FDA proposes social media guidelines for medical products

The Food and Drug Administration proposed social media and Internet guidelines for pharmaceutical and medical products on Tuesday.

WASHINGTON: The Food and Drug Administration proposed social media and Internet guidelines for pharmaceutical and medical products on Tuesday.

The draft guidelines, which include recommendations for correcting misinformation posted online, could restrict how companies promote products on platforms with character limitations, such as Twitter, or in sponsored links on Google or Yahoo.

The new guidance, intended for prescription drugs and medical devices, will be open to public comment for 90 days.

Guidelines were drafted "with patients in mind," wrote Thomas Abrams, director for the FDA’s office of prescription drug promotion, in the agency’s blog.

"We understand that communicating on electronic Internet sites with character space limitations can be challenging. But, no matter the Internet source used, benefit claims in product promotions should be balanced with risk information," he added in the post.

According to the proposed guidelines, companies would have to present the benefits and risks of a product in its promotions, and risk information may be "precise" as long as it links to more detailed information elsewhere.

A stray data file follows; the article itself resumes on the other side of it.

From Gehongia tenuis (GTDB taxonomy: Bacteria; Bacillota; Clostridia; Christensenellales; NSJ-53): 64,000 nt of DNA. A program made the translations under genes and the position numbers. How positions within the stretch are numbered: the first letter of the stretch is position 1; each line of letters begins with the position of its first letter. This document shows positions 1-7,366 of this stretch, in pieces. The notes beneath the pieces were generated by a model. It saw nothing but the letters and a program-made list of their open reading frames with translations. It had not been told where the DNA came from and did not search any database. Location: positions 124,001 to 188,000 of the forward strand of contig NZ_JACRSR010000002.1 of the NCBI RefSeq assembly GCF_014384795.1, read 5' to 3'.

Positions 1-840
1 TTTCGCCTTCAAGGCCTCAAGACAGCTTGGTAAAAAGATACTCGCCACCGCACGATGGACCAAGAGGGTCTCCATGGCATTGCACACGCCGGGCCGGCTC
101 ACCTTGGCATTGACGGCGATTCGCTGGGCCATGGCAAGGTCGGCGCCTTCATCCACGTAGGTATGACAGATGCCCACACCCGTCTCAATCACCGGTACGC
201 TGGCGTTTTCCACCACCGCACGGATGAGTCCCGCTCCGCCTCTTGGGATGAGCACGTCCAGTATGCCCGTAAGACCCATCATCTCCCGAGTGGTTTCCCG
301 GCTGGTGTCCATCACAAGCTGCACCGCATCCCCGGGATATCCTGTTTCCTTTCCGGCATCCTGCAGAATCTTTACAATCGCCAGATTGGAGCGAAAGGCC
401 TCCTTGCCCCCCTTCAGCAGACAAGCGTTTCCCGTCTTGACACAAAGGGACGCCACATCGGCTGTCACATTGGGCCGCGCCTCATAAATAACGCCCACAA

Companies may choose to correct misinformation online posted by an "independent third party who is not under the firm’s control or influence," according to Abrams’ blog.

The blog adds that companies "should address all misinformation in a clearly defined portion of a forum on the Internet or social media, whether the misinformation is positive or negative."

Abrams writes that the FDA is "very interested in receiving comments from stakeholders," and "sees social media as an important resource for industry and is committed to developing additional guidance for drug and device manufacturers that outline the agency’s current thinking."

Representatives from the FDA deferred to the agency’s blog post when asked further questions about the proposed guidelines.

The FDA sent a couple of tweets about the draft guidance on Tuesday:

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